Mt. Fuji-san on a clear autumn day under the Japanese maple tree

Hey! Yōkoso! Ken D. Taylor aka Kenbo here!

This site is an exploration and discovery of what I (Kenbo) have found what Japan is like in the twenty-plus years I’ve lived in this amazing country. I can honestly say, every day feels like my “first day” in Japan. Yes, you can take that any way you want and it will be true no matter how you take it.

Feels like my first day
Hmm, my first day
Kidding, but sometimes it feels like so.

As I start putting my thoughts, impressions, and advice on this digital canvas called a website, please note, the information comes from both research and what I’ve experienced. I’ll try to share helpful, insightful information to help you as a potential traveler to Japan, or some one who already lives in this country.

Hopefully, when the world gets vaccinated, and fingers crossed, no one tries to eat another bat in the future, I’ll be able to “Up-n-Out!”, like Willy Wonka, and hop on a train to travel aichi-kochi (here-n-there) checking out beautiful places, taking on fun and interesting experiences while enjoying great food this country loves to serve up along the way.

Sounds good?! Oh, yeah! (◑‿◐)

Achi kochi kun - Here and there

AichiKochiKun!
あちこち • achi kochi • here-n-there

I’d like you to meet my little helper friend here at What is Japan Like. His name is “AchiKochiKun” which means “Here and there”. The “Kun” is most often found as an honorific in anime. It is used to address young males. When you see AchiKochiKun you can bet he’s pointing out something interesting…. and that something is coming up now.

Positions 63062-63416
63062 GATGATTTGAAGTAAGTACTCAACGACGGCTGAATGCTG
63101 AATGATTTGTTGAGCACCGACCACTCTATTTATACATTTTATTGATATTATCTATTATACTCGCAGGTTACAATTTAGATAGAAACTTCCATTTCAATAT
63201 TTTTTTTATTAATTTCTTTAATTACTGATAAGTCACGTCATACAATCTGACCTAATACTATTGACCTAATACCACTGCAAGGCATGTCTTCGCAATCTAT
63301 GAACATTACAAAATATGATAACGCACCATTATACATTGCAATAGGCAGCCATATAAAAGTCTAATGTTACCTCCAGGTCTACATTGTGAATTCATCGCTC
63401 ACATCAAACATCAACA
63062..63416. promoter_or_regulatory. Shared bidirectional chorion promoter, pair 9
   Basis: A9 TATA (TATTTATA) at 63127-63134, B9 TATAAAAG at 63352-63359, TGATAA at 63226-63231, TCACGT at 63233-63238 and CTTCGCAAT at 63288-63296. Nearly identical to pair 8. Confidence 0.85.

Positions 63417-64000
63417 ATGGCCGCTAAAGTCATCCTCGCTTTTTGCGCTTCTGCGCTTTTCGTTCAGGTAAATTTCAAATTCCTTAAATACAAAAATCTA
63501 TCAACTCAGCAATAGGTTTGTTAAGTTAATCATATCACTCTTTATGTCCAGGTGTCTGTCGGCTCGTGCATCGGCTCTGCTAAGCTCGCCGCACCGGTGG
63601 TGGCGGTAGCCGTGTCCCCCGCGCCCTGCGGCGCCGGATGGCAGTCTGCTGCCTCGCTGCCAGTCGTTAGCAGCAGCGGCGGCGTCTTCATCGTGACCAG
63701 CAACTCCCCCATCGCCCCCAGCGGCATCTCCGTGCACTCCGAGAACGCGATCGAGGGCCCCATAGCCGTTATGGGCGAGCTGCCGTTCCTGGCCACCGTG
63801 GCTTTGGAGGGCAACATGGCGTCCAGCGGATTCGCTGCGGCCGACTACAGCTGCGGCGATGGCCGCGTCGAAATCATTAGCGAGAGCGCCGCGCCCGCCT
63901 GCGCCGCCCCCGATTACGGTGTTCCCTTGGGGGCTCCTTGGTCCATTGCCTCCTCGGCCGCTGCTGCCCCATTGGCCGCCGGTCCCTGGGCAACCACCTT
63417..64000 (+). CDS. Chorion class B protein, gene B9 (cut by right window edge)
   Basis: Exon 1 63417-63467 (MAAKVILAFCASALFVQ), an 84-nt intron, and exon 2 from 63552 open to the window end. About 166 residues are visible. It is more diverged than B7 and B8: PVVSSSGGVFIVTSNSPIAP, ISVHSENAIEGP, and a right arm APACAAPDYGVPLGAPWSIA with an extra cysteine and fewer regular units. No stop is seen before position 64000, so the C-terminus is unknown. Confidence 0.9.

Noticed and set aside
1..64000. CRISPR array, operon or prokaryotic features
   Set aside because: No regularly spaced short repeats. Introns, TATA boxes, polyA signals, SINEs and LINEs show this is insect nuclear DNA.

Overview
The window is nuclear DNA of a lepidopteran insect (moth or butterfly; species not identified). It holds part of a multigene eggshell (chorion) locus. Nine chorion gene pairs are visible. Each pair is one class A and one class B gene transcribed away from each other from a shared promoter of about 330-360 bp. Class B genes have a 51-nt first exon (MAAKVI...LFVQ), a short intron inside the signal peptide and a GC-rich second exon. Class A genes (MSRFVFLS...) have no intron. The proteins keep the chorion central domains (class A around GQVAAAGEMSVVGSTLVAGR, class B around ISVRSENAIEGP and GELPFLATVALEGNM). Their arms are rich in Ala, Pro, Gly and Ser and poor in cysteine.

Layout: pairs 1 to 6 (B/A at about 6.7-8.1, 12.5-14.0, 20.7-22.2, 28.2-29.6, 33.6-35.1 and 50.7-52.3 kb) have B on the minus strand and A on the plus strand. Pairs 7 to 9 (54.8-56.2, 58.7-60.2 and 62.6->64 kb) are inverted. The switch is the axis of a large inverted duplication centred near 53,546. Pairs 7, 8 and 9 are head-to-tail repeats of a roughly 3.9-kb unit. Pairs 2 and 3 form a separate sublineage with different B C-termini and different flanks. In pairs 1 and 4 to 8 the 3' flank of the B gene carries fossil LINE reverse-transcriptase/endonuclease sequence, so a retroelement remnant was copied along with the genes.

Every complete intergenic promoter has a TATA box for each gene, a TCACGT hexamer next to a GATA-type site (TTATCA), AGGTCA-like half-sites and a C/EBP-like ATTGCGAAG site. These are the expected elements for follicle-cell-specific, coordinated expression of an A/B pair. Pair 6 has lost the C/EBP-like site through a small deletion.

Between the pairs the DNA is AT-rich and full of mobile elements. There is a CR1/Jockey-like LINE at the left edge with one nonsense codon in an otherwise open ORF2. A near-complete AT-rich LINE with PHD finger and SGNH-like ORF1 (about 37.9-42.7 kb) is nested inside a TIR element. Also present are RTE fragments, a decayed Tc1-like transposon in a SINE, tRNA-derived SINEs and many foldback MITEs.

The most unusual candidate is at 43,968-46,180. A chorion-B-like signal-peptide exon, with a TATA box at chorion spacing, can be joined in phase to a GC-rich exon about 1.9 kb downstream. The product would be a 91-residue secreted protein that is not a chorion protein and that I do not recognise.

One of the coolest things I saw when riding a train in Japan was watching the train conductor. My first time was in Nagano City. I was on my way to Fujitsu to teach an English class (another story, another time) wobbling along inside the Nagano Dentetsu.

At first, I found it a bit strange to see the conductor frequently raise his white gloved hand and point down the tracks.

And sometimes when pointing, he would say, “あち こう!” • achi kou! • that way!

Now all the while riding along with the clack-clack and wobbly-wack down the train track, I started to realize that this was really a clever way of keeping oneself alert while driving the train.

At that moment it gave me an idea that I still use to this day.

So I kinda adopted a similar approach. Whenever I start out on a trip by train, I raise my hand (no white glove) in the direction I’m going to go and say, “[Destination!] 行こう!”• ikou! • Let’s go!

So if I’m on the train about to head off to Tokyo, I raise my hand, and say, “Tokyo! Ikou!”

Now it’s your turn. Don’t be shy! Raise your hand and point to your high-teck device and say,
“What Is Japan Like! Ikou!”

Enjoy your ride! \(*<>*)/

It has been and continues to be an adventure of a lifetime living here.

• Got to see the men’s downhill race during the Winter Olympics in Nagano.

• Worked at as a seasonal worker at a ski lodge where I not only got to be friends with the dishwasher but taught high school kids how to ski. Here’s the best part, I was assigned to teach the advanced students which numbered less than 10 rather than the normal 20 students to an instructor. We had a blast.

• Tried out for 6-months, running a restaurant serving pizza, tacos, and burritos with the option to buy it. I didn’t buy it, but loved the experience.

• Took the overnight train from Tokyo to Hokkaido to go skiing at Furano.

• Met and made friends from many places… my favorite.

• Got to experience some overnight stays at three different times in three separate hospitals. Excellent health care and all three hospitals had the most amazing food for meals. Better than some hotels. Seriously. 🙂

I’ve got a lot of pictures that were taken before the iPod and iPhone were invented. I will definitely, from time to time, try and find them, scan them, and add them to this continuing saga. For now here’s a couple of photos from different times and different places.

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